Joe Mussafer of Montgomery Beverage Company and Schlitz agreed to co-sponsor the race with the Sports Tree. We scheduled the race for the second Saturday in July. We mailed entry forms to track clubs around the state and distributed them to all the Y's and sporting goods stores in Montgomery. WSFA gave us a good plug the night before the race. Connie Mangin quickly taught me how to handle a finish line for a larger race and I talked all my friends and secretaries into helping me out on race day.

Much to our surprise about 250 runners, including many from Birmingham, Auburn and Troy, showed up to run in 95° heat. The 10K started and finished at the old Sports Tree location in Olde Town Shopping Center. Andy Whitener won the 10K event.

Throughout the summer CARR and MTC continued to work together on races to avoid duplication of races and to increase participation. By the end of the summer both groups were comfortable that the needs of both track and jogging enthusiasts could be better met through one larger club rather than two smaller clubs.

In October, 1978 the Montgomery Track and Central Alabama Road Runners officially merged to form the Montgomery Track and Running Club. Mike McCormack was elected President, Hulic Ratterree Vice-President, Jeff Mangin Secretary and Doug Lindley Treasurer. Since CARR was already a member of the RRCA, their membership was simply transferred to MTRC. John Cates handled incorporating the club as a non-profit corporation and Dick Maddox began editing a greatly improved newsletter.

Early in 1979 MTRC was asked to officially coordinate and co-sponsor its first major road race. This was the Alabama Log Run, the initial event that year of the annual Alabama Forest Festival. The April 21st run attracted 359 entrants with 190 completing the 10K and 143 finishing the 2 mile fun run. Ed Palmer won the 10K on a hilly course in a very fast 30:24. As a matter of fact his time was too fast and we later discovered it was a short course. As for that hill on Pelzer I still hear people cursing about it. Andy Whitener, who finished 2nd in the 10K, won the 2 mile in 10:44.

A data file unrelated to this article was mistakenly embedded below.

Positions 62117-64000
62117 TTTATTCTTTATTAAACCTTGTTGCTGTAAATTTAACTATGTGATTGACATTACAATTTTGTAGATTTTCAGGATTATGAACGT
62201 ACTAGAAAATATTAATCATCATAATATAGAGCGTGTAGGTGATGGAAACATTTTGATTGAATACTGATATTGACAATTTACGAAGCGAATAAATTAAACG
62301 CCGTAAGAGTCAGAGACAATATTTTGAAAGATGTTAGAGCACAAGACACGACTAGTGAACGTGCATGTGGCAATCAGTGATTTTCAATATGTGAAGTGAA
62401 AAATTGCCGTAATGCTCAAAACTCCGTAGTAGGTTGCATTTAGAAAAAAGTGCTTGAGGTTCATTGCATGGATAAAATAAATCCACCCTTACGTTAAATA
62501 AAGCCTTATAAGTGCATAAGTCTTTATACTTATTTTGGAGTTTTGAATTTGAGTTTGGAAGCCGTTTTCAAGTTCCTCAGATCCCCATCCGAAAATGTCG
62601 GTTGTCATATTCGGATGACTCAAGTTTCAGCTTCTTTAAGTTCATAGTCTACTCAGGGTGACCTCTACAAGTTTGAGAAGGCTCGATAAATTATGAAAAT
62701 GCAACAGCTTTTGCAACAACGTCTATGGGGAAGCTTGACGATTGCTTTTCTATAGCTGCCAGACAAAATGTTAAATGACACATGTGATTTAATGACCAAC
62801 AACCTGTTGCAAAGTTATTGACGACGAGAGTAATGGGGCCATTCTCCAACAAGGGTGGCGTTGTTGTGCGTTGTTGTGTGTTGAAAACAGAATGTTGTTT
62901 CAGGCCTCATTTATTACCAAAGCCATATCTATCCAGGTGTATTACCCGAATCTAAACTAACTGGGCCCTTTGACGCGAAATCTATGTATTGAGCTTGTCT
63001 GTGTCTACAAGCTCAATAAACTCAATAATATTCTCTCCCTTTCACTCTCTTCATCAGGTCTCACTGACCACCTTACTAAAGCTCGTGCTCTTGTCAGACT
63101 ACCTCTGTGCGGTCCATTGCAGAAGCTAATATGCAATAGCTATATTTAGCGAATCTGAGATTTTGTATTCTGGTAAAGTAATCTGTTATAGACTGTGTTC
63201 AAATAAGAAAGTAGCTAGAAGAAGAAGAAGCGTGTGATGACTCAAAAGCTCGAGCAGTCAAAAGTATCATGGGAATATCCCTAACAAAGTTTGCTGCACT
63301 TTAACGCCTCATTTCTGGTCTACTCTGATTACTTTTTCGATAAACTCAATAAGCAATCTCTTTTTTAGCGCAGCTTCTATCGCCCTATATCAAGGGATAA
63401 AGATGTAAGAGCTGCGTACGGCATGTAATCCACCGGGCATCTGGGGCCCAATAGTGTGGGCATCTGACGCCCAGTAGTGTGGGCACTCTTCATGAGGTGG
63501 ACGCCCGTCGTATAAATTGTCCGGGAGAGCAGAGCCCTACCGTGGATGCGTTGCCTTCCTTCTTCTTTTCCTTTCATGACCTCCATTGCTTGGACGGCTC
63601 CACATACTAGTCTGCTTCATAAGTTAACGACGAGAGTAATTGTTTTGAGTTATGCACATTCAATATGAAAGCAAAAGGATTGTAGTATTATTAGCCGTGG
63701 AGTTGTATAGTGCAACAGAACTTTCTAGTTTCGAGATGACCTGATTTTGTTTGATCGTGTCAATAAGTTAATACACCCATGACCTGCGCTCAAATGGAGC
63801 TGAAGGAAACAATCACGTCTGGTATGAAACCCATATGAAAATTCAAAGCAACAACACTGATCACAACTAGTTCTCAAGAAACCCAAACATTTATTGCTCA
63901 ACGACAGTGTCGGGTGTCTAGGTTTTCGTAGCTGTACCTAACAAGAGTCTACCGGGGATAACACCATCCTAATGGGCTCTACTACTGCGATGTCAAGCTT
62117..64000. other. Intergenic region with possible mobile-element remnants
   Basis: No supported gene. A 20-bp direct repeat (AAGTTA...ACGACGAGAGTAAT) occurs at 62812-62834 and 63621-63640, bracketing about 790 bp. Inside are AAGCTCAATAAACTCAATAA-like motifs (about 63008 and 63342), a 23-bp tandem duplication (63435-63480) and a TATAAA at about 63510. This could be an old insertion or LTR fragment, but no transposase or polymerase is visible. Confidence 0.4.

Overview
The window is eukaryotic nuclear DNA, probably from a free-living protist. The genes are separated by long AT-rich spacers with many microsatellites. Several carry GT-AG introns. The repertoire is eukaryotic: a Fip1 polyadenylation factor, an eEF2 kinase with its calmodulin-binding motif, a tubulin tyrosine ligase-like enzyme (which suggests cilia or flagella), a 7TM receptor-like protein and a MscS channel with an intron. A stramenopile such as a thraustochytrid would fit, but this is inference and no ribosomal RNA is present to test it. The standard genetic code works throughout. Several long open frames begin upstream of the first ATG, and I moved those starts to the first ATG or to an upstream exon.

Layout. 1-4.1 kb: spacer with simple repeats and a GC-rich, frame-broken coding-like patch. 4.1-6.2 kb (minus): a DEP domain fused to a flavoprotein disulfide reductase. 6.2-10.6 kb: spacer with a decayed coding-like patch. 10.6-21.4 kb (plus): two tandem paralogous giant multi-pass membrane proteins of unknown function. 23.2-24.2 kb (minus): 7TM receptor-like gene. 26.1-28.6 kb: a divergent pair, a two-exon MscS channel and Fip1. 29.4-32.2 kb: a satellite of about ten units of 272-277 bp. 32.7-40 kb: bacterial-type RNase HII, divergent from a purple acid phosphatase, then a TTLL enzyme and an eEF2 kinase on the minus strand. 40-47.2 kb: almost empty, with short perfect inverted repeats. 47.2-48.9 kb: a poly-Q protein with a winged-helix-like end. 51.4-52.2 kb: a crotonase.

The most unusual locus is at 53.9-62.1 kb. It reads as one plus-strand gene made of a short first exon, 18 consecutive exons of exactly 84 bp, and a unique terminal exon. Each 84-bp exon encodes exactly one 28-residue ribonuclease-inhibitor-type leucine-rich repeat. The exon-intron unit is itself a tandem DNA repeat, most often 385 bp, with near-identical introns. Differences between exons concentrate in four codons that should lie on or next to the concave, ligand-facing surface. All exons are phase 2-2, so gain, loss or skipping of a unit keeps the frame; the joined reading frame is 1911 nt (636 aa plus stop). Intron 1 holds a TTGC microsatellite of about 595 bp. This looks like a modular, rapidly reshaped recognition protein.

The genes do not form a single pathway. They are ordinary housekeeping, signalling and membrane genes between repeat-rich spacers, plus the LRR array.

On June 1, Mike McCormack resigned as President as a result of being transferred to West Germany. Doug Lindley was elected President and Larry Williams Treasurer. On June 12 Burke Wilson began the very successful All-Comers Track Meet program which has continued throughout the last five years. From an initial meet with about 15 participants Burke increased interest to almost 50 participants by the last meet of the '79 summer. The club also continued to sponsor fun runs on a biweekly basis at Gunter Industrial Park, Maxwell and AUM.

By the end of the summer, as a result of the Alabama Log Run and a greatly increased membership, MTRC was operating in the black. Although our bank balance was small by comparison to 1983, it was no small accomplishment at that time to get the club to a point where Jim, Burke and I were not having to solicit donated Gatorade for each event.

The annual meeting for election of officers was held in January, 1980 at Montgomery Athletic Club. Don Andrews was elected President and the era of co-sponsorship of large road races began for MTRC.